Protein Identified as Potential Drug Target for Cancer Treatment


Novel method may reduce the length of treatment time and decrease side effects.

Novel method may reduce the length of treatment time and decrease side effects.

Researchers at the University of Virginia School of Medicine have discovered a new strategy for attacking cancer cells that could alter the way physicians treat and prevent the disease.

By more selectively targeting cancer cells, the method offers a way to reduce the length of time of treatment as well as the side effects associated with current treatments.

“We think we have a way not only to more specifically target cancer cells, but a way that could become a frontline treatment for women who have cancers of many types and want to preserve fertility,” said reproduction researcher John Herr, PhD, of UVA’s Department of Cell Biology.

Herr and research partner Eusebio Pires, PhD specialize in germ cells, the reproductive cells that make up sperm and eggs. As they researched possible new methods of contraception, the team discovered a link between developing eggs and tumors. The discovery will allow scientists to use antibodies to deliver medication directly to tumors without harming healthy cells.

Herr and Pires made the discovery while studying a protein called SAS1B, which is typically only on the surface of developing and mature egg cells.

“Except for the small group of growing eggs in the ovary, the SAS1B protein is virtually absent in other tissues in the body,” Pires said. “So SAS1B has the promising features of a candidate contraceptive target.”

The restriction of SAS1B to growing eggs suggests strategies for developing improved female contraceptives that selectively target only the pool of growing eggs, potentially reducing unwanted side effects of current steroidal contraceptives.

While the experiment started by focusing on SAS1B because of its potential in contraception, a sample that showed expression of the protein in a uterine cancer led scientists to test if it were present in other cancer types. Thus far, the team has discovered SAS1B expression in breast, melanoma, uterine, renal, ovarian, head and neck, and pancreatic cancers. There is also evidence to suggest that it appears in bladder cancers.

“The research opens a new field of enquiry, termed cancer-oocyte neoantigens, and reveals a previously little known fundamental aspect of cancer — that many types of cancer, when they dysregulate or go awry, revert back and take on features of the egg, the original cell from which all the tissues in the body derive,” Herr explained.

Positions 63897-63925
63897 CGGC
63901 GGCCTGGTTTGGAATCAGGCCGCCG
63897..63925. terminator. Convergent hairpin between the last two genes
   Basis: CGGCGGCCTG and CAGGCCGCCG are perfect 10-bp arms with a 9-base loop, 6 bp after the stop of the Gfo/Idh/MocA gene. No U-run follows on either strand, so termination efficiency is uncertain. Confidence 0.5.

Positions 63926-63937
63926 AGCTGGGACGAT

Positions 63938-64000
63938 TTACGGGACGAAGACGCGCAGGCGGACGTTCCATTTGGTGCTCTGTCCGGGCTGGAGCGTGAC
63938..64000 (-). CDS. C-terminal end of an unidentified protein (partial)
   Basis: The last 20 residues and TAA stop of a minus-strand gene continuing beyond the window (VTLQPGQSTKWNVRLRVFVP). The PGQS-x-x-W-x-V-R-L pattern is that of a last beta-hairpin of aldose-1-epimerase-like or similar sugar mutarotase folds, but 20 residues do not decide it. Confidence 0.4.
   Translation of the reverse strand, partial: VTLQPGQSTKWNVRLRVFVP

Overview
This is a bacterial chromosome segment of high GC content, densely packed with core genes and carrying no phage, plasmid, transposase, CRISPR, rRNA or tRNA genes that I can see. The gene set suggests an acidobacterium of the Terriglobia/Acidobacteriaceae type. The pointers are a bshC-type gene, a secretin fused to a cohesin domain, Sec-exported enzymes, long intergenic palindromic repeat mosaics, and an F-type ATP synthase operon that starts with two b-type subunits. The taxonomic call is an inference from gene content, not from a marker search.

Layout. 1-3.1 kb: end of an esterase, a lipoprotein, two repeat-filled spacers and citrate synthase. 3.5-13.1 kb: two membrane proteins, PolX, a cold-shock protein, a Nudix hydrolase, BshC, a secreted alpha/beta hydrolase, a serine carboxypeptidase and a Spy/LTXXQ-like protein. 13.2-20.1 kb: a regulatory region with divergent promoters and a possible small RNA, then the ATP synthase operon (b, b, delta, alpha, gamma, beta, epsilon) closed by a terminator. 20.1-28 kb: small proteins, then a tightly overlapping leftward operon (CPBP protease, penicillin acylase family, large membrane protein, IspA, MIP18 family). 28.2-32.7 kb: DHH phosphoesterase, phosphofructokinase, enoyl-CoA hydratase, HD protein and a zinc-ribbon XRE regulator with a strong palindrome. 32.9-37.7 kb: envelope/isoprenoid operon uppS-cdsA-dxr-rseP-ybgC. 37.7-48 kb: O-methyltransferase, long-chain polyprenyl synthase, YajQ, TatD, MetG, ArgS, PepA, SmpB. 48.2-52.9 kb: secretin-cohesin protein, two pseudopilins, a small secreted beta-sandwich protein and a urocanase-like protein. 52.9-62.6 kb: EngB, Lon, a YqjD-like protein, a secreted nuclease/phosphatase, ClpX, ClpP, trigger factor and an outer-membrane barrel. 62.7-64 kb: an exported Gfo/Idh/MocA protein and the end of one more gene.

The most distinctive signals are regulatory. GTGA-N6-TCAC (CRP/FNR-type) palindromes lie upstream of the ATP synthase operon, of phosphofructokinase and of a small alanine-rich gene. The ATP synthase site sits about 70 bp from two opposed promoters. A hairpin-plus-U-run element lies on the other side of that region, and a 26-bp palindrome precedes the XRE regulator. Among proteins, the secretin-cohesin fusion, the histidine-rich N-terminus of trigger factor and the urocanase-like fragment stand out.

Herr and Pires have used this information to develop a method for delivering medication using SAS1B protein as a target.

SAS1B protein appears only in cancer cells and egg cells, making it a good target for tiny tracking probes created using monoclonal antibodies. Monoclonal antibodies are highly pure antibodies designed to bind to one single target protein with a uniform affinity.

The antibodies bind to any cell that possessed SAS1B protein. They then act as tiny injectors for targeted medication.

“You add a SAS1B-targeted antibody with a drug on it, and within 15 minutes of contacting the cancer cells, the antibody binds at the cell surface and the antibody-SAS1B complexes begin the internalization process,” Herr said.

After an hour of entering the body, the antibody-SAS1B complexes release their toxic drugs, triggering changes leading to cell death within a few days.

This targeted method could mean a significant reduction in treatment-related side effects compared with traditional cancer therapies. The method also reduces the chance of harm to normal, healthy cells. For female cancer patients especially, a drug that doesn’t touch their body’s reserve of quiescent eggs could be a huge breakthrough.

The monoclonal antibodies would only attach to growing egg cells and SAS1B positive cancer cells, leaving the ovaries’ supply of dormant eggs untouched. This would mean that normal ovulation could continue once treatment is complete and oocytes are again recruited to develop and ovulate, which takes approximately 200 days.

In addition to treating cancer, this new method could also lead to early cancer detection and prevention. The research team is currently trying to find a way to detect tiny amounts of free-circulating SAS1B proteins in the body, according to Pires.

“It could be a valuable discovery in terms of prerequisite testing to identify those patients who have tumors making SAS1B,” he said.

It is the hope of scientists that physicians will one day be able to use the monoclonal antibodies to detect SAS1B levels in patients’ blood. Those whose test results come back with high levels of the protein could be tested for early stage cancer and receive treatment earlier.

As they refine the method, Herr and Pires plan to begin testing the treatment in model organisms that carry human tumors at UVA’s labs in the fall.

“If everything goes well, less than a year from now we will know if we’re ready to propose a study for testing within select human populations,” Pires said.

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